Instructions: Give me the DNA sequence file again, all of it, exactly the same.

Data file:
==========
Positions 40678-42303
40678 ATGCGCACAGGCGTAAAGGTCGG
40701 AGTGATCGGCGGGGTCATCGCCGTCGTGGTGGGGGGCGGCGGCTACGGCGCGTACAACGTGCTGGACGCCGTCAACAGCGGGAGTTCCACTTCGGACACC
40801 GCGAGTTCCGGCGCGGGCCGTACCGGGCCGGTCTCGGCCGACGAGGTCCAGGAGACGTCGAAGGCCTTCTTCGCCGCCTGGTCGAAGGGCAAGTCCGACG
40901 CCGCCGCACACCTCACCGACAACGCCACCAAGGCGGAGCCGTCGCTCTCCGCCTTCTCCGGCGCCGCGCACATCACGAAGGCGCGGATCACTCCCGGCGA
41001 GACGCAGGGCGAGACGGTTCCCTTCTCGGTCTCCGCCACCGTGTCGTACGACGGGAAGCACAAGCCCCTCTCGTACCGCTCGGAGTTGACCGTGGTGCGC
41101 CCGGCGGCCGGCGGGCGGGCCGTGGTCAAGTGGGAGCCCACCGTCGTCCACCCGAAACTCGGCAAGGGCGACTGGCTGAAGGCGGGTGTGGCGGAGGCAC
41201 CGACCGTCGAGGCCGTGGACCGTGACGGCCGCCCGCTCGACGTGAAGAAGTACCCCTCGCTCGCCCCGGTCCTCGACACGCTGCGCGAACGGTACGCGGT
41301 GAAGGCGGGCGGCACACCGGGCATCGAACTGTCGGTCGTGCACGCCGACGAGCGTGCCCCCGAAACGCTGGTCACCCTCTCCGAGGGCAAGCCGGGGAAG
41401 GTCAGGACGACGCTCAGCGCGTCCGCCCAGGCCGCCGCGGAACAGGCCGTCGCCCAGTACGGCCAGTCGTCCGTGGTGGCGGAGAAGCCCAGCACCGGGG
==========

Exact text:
Positions 40678-42303
40678 ATGCGCACAGGCGTAAAGGTCGG
40701 AGTGATCGGCGGGGTCATCGCCGTCGTGGTGGGGGGCGGCGGCTACGGCGCGTACAACGTGCTGGACGCCGTCAACAGCGGGAGTTCCACTTCGGACACC
40801 GCGAGTTCCGGCGCGGGCCGTACCGGGCCGGTCTCGGCCGACGAGGTCCAGGAGACGTCGAAGGCCTTCTTCGCCGCCTGGTCGAAGGGCAAGTCCGACG
40901 CCGCCGCACACCTCACCGACAACGCCACCAAGGCGGAGCCGTCGCTCTCCGCCTTCTCCGGCGCCGCGCACATCACGAAGGCGCGGATCACTCCCGGCGA
41001 GACGCAGGGCGAGACGGTTCCCTTCTCGGTCTCCGCCACCGTGTCGTACGACGGGAAGCACAAGCCCCTCTCGTACCGCTCGGAGTTGACCGTGGTGCGC
41101 CCGGCGGCCGGCGGGCGGGCCGTGGTCAAGTGGGAGCCCACCGTCGTCCACCCGAAACTCGGCAAGGGCGACTGGCTGAAGGCGGGTGTGGCGGAGGCAC
41201 CGACCGTCGAGGCCGTGGACCGTGACGGCCGCCCGCTCGACGTGAAGAAGTACCCCTCGCTCGCCCCGGTCCTCGACACGCTGCGCGAACGGTACGCGGT
41301 GAAGGCGGGCGGCACACCGGGCATCGAACTGTCGGTCGTGCACGCCGACGAGCGTGCCCCCGAAACGCTGGTCACCCTCTCCGAGGGCAAGCCGGGGAAG
41401 GTCAGGACGACGCTCAGCGCGTCCGCCCAGGCCGCCGCGGAACAGGCCGTCGCCCAGTACGGCCAGTCGTCCGTGGTGGCGGAGAAGCCCAGCACCGGGG